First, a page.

Edward La Trobe Bateman

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Edward La Trobe Bateman

Edward La Trobe Bateman (8 January 1816 – 30 December 1897) was a Pre-Raphaelite watercolour painter, book illuminator, draughtsman and garden designer.[1]


Bateman was probably born in Lower Wyke, Yorkshire, the son of John Bateman, a manufacturer, and his wife Mary (née) La Trobe. His brothers were John Frederick Bateman, the hydraulic engineer, and Christian Henry Bateman, an Anglican Church minister and a composer of hymns. His nephew Benjamin Latrobe was a notable architect, and a cousin Charles Latrobe was first lieutenant-governor of the colony of the state of Victoria in Australia.

In 1924, his grandson Charles La Trobe donated 12 artworks by Bateman to the state.[2] The pencil sketches were of La Trobe's Cottage and its grounds.[2]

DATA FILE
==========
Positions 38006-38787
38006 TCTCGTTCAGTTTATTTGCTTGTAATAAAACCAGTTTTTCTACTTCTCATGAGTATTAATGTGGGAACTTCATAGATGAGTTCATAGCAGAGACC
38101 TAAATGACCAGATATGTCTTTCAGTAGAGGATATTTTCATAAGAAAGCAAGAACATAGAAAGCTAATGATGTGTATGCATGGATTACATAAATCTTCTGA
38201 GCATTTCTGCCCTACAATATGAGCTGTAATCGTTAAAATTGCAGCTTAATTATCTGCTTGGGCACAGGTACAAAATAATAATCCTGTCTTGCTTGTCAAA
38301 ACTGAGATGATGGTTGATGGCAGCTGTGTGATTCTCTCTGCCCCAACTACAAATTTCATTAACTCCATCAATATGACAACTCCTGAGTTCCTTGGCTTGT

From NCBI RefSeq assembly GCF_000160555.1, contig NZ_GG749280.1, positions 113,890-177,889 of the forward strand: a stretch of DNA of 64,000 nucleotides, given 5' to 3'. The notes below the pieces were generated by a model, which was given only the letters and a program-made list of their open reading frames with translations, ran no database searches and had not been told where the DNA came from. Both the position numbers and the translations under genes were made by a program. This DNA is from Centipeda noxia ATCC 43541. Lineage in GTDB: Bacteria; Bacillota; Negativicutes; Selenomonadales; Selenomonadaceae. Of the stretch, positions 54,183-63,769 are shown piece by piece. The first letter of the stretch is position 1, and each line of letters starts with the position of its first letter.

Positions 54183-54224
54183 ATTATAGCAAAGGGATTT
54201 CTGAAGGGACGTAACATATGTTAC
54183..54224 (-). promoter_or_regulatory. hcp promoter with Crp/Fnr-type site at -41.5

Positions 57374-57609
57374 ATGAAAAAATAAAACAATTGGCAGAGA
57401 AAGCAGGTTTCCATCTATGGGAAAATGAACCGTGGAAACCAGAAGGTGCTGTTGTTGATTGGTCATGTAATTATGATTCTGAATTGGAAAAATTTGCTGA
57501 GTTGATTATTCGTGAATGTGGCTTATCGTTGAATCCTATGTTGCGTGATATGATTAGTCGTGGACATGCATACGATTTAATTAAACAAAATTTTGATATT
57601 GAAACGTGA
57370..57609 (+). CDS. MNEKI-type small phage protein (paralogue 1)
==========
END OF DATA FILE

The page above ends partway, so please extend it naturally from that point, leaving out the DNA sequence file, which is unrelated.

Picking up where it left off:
Bateman had lived in London where he had been engaged to the daughter of William and Mary Howitt.[3] When Bateman visited Australia, he stayed initially with Godfrey Howitt.

In 1856, the Carlton Gardens in Melbourne were redesigned and Edward la Trobe Bateman was engaged to do the designs. The path layout and other features were built, although limitations on funding for maintenance resulted in frequent criticism.


  1. ^ Daniel Thomas. Bateman, Edward La Trobe (1815–1897). Australian Dictionary of Biography. Retrieved 13 July 2021.
  2. ^ a b "VICTORIAN RELICS". The Argus. Melbourne: National Library of Australia. 4 November 1924. p. 10. Retrieved 31 August 2013.
  3. ^ Edward le Trobe Bateman at Australian Dictionary of Biography accessed 6 October 2007

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